The Case of the Married Woman is on the ‘rights track’

Screen rights for award-winning author Antonia Fraser’s latest biography The Case of the Married Woman have been optioned by Sharon Stirling.

Released in May 2021 to critical acclaim, The Case of the Married Woman charts the extraordinary life of Caroline Norton, celebrated beauty, wit, and author who found herself at the centre of one of the most scandalous court cases of the 19th Century.

 “Caroline Norton was a family relation of mine, so I’ve known her story for a while, but it wasn’t until I read Antonia’s engrossing and stunning biography that I understood just what Caroline was up against and how she forever changed the way that women were viewed. With everything that has happened in the last few years, her story must resonate with a modern audience – Think Bridgerton meets A Very English Scandal. It’s a drama I – and surely others – would want to see!” – Sharon Stirling

The year is 1836, and a ravishing young Caroline Norton, granddaughter of playwright Richard Brinsley Sheridan, and an author in her own right, is suspected of having an affair with Prime Minister Lord Melbourne. Her husband, George Norton, sues the Prime Minister for Criminal Conversation (adultery) leading to a farcical trial which captures the attention of one Charles Dickens – so much so that he subsequently writes it into “The Pickwick Papers”. George loses, but out of spite takes away Caroline’s children and bars her from seeing them. He then throws Caroline out of their house and continues living off her copyrights and earnings as a writer, which he legally owns. As a married woman Caroline has no legal status except through her husband, so the courts will not help her.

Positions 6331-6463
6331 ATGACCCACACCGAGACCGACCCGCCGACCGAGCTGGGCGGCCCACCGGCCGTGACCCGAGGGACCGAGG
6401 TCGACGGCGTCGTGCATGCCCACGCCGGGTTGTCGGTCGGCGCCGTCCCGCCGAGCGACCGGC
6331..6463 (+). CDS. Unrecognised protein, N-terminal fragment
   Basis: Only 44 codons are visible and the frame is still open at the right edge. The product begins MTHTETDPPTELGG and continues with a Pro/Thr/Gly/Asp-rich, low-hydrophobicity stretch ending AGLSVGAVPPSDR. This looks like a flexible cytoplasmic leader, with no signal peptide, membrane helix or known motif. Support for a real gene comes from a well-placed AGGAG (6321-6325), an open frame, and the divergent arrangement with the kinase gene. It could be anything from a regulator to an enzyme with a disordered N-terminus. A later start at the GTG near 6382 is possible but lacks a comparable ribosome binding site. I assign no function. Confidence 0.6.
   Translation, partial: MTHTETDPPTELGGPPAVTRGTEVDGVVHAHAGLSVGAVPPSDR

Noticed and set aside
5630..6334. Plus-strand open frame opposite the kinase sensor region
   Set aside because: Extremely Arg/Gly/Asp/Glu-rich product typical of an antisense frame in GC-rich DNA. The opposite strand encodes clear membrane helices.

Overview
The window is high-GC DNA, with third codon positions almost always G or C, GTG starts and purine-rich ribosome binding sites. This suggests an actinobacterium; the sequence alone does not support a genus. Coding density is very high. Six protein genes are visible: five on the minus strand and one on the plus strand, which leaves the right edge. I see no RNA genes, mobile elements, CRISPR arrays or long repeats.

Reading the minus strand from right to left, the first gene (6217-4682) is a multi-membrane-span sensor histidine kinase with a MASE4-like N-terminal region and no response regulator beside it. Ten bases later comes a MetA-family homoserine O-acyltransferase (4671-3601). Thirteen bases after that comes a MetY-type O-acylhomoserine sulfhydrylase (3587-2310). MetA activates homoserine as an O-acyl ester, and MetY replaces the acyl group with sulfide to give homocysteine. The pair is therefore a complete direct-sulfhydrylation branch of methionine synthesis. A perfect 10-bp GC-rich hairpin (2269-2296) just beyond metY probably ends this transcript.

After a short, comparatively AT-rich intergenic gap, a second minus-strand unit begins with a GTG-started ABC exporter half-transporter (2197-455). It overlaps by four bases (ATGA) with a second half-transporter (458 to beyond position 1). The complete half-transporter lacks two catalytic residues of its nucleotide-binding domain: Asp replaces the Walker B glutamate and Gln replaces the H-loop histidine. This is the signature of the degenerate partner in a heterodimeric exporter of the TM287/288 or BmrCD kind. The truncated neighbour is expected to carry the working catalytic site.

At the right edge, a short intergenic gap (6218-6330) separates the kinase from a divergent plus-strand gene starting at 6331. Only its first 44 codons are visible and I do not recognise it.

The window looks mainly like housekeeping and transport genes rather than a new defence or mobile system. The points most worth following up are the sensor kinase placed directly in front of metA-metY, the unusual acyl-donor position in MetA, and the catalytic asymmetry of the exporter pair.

Rather than succumb to the unfairness of it all, Caroline harnesses her talents as a writer, her powers of persuasion, and her estimable address book to lobby members of Parliament to change the law. Eventually, after many struggles and difficulties, an all-male Parliament decides to grant married women rights to their children. This ground-breaking legislation heralds the first time married women are given any legal rights. Caroline continues to campaign, forever changing the lives of women and the fabric of society.

This is the true story of a most courageous young woman. Set in the context of a country in moral and political flux with a young, underrated Queen Victoria on the throne, famous politicians, intellectuals, and artists all play roles against the backdrop of lavish parties, country houses, courtrooms, and the Houses of Parliament. But mostly, The Case of the Married Woman charts a brave and passionate woman who refuses to be constrained by the societal and political rules of her time.

“Caroline Norton is an inspiring woman whose story deserves to be told to audiences on the widest possible stage. Her views and boldness were at the time radical, and I’m delighted that her lasting legacy could be given a chance to endure on the screen. Caroline was a heroine for her times. Caroline is a heroine for our times.” – Antonia Fraser

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